As birds prepare to migrate, one thing we can do is make the skies a little safer to travel by making a few minor adjustments to their landscaping. Birds use stars and moonlight to help them navigate. However, bright lights can obscure birds' navigation systems and send them flying in circles. In the following, we’ll talk more about how and why birds travel by night, and what you can do to make your world a better place for our beloved songbirds.

Why do birds migrate at night?

Migrating after dark may seem counterintuitive. When you consider how songbirds move and where they spend their time, nighttime is the right time to travel.

  • Songbirds that migrate spend little time exposed, out in the open. You’ll often find them sheltering under the protective cover of trees, shrubs, brush, and tall grasses. Migrating by night provides more cover against predators.
  • A songbird typically has less-smooth, less-powerful flight patterns compared to other bird species, making nightfall more advantageous during migration.
  • Winds are usually calmer by night so they don’t have to burn as much energy traveling against headwinds.
  • Lower temperatures help them shed excess heat.

The daytime hours give birds time to rest and load up on calories, especially if they find a well-stocked bird feeder.

How do lights affect songbird migration?

Artificial lights can throw birds off their routes, and keep them from reaching their destination, particularly when low cloud cover amplifies the illumination.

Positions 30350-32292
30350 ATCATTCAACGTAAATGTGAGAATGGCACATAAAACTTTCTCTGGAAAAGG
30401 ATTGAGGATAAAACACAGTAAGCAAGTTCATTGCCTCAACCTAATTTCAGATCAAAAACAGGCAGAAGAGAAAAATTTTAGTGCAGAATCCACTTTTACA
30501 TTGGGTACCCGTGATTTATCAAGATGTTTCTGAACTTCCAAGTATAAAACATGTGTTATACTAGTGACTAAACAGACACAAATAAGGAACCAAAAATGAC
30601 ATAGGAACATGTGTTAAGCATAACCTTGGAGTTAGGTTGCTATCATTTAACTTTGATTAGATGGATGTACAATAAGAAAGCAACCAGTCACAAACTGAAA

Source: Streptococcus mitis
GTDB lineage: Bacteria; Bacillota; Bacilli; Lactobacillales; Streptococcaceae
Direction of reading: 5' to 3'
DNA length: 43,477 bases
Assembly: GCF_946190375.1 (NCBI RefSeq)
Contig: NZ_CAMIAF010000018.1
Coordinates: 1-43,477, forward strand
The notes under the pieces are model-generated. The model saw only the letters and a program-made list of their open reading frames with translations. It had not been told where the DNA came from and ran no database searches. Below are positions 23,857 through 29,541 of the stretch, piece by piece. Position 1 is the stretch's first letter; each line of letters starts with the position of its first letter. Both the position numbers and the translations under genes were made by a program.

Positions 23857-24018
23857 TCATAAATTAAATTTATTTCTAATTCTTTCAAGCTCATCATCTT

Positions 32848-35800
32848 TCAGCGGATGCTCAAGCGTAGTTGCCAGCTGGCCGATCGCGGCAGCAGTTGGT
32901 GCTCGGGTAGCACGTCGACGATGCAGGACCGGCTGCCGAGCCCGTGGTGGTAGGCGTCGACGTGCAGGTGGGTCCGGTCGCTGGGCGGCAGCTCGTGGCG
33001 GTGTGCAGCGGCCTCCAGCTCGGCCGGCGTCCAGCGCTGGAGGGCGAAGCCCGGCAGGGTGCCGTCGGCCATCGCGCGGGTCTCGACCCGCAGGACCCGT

The best-known example is the 9/11 tribute in New York City, where two columns of light pointed toward the sky attracting hundreds of migrating birds. They spend their travel circling this column — not unlike moths to a lamp. Thanks to bright lighting, birds have also been known to circle buildings, causing them to lose precious time for travel.

In response to these concerns, several U.S. towns, cities, and states implemented night sky programs to make things friendlier to traveling bird species.

Doing your part to create bird-friendly lighting

There’s no need to stumble in the dark to achieve bird-friendly lighting at home and in your neighborhood. Actually, it’s so easy to pull it off!

  • Use shielded light fixtures. Upward pointing light fixtures not only misdirect birds but also create light pollution, which obscures the stars. Instead, use shielded fixtures that aim light toward the walkway and driveway. Strip lighting and downward-facing landscaping lights can also be helpful. Look for the International Dark-Sky Association’s Fixture Seal of Approval.
  • Go for a warm glow: Use light bulbs that emit warm lighting in the pink-orange color spectrum. Low-color temperature lighting can obscure the stars and interfere with a bird’s ability to navigate.
  • Limit exposure: Use timers or motion detector activation to limit outdoor lighting to only when needed.
  • Lights out indoors. To reduce window collisions, pull the blinds after dark and enforce a lights-out policy in rooms that aren’t being used. When possible, using task lighting versus overhead lights also minimizes the glare.
  • Observe Migratory Bird Day, celebrated on the second Saturday in May and October. Show off your lighting upgrades on social media so your friends and neighbors can be inspired to make a difference.
  • Get involved: Reach out to your neighborhood homeowner’s association, city council, developers, and others who make decisions about lighting. Tell them the benefits of dark-sky lighting and petition for a change!

Support your local birds

During migration season, give birds an energy break by keeping your feeders well-stocked. Lyric Fruit & Nut High Energy Mix contains energy-dense seeds and nuts to fuel birds for the journey.